I got into a lively debate yesterday with a fellow student about the bailout of the auto-industry. He said the social ramifications of letting them fail were too high. The impact on the local communities would be too high and so they should be bailed out by the tax-payers.
I said they were not cost-effective and there wasn’t enough demand for their cars to keep them in business. Even if the government gave them $25 billion, they’d plow through it and be back at the door asking for another handout. The government, too ashamed to admit it had wasted the first $25 billion would probably hand them another $25 billion. (This is called the Concorde effect, after the failed Concorde partnership between England and France which was a financial disaster).
I read some articles with also drew similar conclusions, but with different viewpoints.
In 2006, the average hourly wage of a person with a high school diploma was $13.46 per hour. For those fortunate enough to receive insurance and other forms of compensation, the average was $17.50 per hour in total compensation. These averages encompass all age groups.
That’s right, it cost Detroit 4-5 times more to hire unskilled labor! I think it’s the auto unions who are driving the US car manufacturers out of business.
I think its said that someone who spent 4 years in college and graduates with a student loan has to work for about $20-$25/hr while an unskilled worker makes more than that. Even grocery baggers in California supermarkets used to make $27/hr after working there for 7 years because of their union deal! That’s a pretty sweet deal if you can find it.
But moving on…
All of this brouhaha about bailing out the auto industry and how destructive it will be to the country - sounds a lot like the moans and groans of the steel industry (and steel unions) a few decades ago when the Japanese and Koreans were killing the U.S. companies with low prices for bulk steel. The biggies, like U.S. Steel and Bethlehem, went under.
And you know what? Small, progressive and aggressive steel companies arose in the U.S. - not for the cheapo junk steel, but for the better grades, for alloys and for hi-tech steels. And in a few decades, the industry bounced back better than ever. The U.S. was THE place to buy the good stuff. The Far East was where you bought the cheap bulk stuff. Did it ‘hurt’? Yeah, for a while, but you know, we got over it and came through it all the better. We just forgot what we learned.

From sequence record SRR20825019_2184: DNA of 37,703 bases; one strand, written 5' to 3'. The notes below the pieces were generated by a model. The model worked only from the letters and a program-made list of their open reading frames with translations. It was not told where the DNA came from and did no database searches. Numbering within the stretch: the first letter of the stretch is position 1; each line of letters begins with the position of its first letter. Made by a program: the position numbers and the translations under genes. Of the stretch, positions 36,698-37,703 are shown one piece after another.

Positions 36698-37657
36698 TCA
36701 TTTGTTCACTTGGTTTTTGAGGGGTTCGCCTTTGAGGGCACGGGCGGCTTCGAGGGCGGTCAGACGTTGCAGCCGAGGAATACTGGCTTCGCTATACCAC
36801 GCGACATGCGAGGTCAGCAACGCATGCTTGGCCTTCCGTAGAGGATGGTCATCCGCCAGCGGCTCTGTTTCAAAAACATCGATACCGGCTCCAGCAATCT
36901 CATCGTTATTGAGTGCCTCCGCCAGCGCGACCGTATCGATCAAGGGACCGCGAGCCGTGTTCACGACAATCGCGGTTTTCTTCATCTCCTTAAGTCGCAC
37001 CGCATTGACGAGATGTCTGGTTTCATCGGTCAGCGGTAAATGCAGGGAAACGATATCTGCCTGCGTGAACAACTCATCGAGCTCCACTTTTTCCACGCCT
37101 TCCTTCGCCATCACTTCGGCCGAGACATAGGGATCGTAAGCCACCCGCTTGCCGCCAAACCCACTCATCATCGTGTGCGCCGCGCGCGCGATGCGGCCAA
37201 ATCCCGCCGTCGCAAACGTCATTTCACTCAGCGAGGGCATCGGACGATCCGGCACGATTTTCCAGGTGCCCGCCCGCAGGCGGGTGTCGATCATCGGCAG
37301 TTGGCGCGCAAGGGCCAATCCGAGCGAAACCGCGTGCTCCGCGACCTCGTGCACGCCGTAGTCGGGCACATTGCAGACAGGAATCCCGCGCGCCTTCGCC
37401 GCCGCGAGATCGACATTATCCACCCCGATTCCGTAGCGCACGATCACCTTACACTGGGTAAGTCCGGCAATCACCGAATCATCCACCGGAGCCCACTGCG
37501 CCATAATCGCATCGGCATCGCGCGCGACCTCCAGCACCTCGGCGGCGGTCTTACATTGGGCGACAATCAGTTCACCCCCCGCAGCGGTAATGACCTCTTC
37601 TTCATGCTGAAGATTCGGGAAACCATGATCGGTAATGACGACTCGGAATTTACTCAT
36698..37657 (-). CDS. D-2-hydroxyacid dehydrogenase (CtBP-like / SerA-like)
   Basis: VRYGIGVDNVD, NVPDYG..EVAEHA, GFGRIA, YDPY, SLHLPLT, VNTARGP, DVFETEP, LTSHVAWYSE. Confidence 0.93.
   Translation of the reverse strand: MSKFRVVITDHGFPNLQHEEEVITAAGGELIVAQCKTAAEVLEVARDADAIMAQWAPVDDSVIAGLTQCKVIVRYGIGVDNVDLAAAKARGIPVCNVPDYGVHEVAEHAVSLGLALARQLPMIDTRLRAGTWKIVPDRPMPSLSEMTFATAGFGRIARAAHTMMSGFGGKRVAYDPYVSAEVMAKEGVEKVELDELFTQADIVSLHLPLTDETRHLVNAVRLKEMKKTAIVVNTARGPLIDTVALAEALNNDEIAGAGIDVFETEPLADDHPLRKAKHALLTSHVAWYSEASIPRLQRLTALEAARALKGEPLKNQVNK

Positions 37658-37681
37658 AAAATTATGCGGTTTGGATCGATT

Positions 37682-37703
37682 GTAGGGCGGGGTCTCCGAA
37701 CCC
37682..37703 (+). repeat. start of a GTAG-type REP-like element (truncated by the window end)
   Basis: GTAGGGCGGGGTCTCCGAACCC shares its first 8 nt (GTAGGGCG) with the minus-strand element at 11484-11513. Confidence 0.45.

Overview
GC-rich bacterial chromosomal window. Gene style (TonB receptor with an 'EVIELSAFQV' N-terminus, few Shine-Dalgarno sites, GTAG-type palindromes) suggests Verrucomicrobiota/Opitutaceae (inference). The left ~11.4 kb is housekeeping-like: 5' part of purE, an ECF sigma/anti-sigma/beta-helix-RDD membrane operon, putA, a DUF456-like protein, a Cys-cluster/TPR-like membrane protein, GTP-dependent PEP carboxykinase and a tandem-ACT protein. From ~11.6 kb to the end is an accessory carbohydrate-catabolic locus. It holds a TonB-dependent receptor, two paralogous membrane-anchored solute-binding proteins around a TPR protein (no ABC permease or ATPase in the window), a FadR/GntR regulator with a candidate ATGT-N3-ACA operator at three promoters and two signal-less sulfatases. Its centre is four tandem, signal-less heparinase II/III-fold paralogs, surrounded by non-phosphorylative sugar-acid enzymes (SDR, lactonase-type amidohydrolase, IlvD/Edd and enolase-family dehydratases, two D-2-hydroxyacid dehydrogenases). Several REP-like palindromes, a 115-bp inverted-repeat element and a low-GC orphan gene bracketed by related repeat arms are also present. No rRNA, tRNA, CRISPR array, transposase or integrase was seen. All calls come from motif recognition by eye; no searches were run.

How many innovative car companies do you think will start popping up in the U.S. when the dinosaur Big 3, and their fat-assed dinosaur management, are finally gone? I don’t think that innovation is completely dead in the U.S.; it’s just been shut down in favor of huge management bonuses paid for killing industries through blind stodginess. Let’s see, how many U.S. car companies were still trying to crank out SUV guzzlers when gas prices were scaling Everest? Let the dead die so that the living can grow.
Sorry, unions and union members, but the day is over that a dumb back can command a sizeable (read uncompetitive) wage and benefit package just for showing up to do a job that, in many cases, a monkey could be trained to do. Better get some education. The new companies will be high-tech - there will be plenty of jobs for those with a reasonable education and training. Dumb backs will get to clean toilets at a commensurate wage.
Hear that Fed and Treasury and Congress? Don’t waste money trying to resurrect dinosaur corpses. Put the money into opening up investment in new technologies, good products and well-run companies. Put the money toward training a labor force that can be part of competitive industries. And start the ‘do it or fail’ philosophy in the schools. First-grade would be good.
This reminds of an excellent book I read a few years ago called God Wants You to Be Rich: How and Why Everyone Can Enjoy Material and Spiritual Wealth in Our Abundant World. The author states the example of automated farming techniques introduced in the early 1900s, reducing the workforce required for producing food from 30% of the population to the 3% we have today. Did those people starve to death? No, they went on to find other jobs. I think society, (and by society I mean the US taxpayer) is better served by having an overpaid segment of society go find some other work to do.
And lastly, if the economics isn’t enough, lets look at how poorly managed these companies are.
The execs for the Big Three automakers each took private jets to their testimony before Congress yesterday. Average cost for the flight from Detroit to Washington? $20,000… Northwest had flights available that day for $288 coach, $837 first-class.
“It’s almost like seeing a guy show up at the soup kitchen in a high hat and tuxedo,” Rep. Gary Ackerman, a Democrat from New York, said of the dynamic trio. “Couldn’t you have downgraded to first class or something, or jet-pooled or something to get here?”
Maybe they should have driven?
The southern states make cars like Honda (NYSE:HMC), Acura, and Nissan (OTCPK:NSANY). They don’t have the high labor rates and are actually profitable car companies. Obviously they’re opposed to the bailout because it use’s their tax money to help the competition.
So what do you think of the car industry bailout?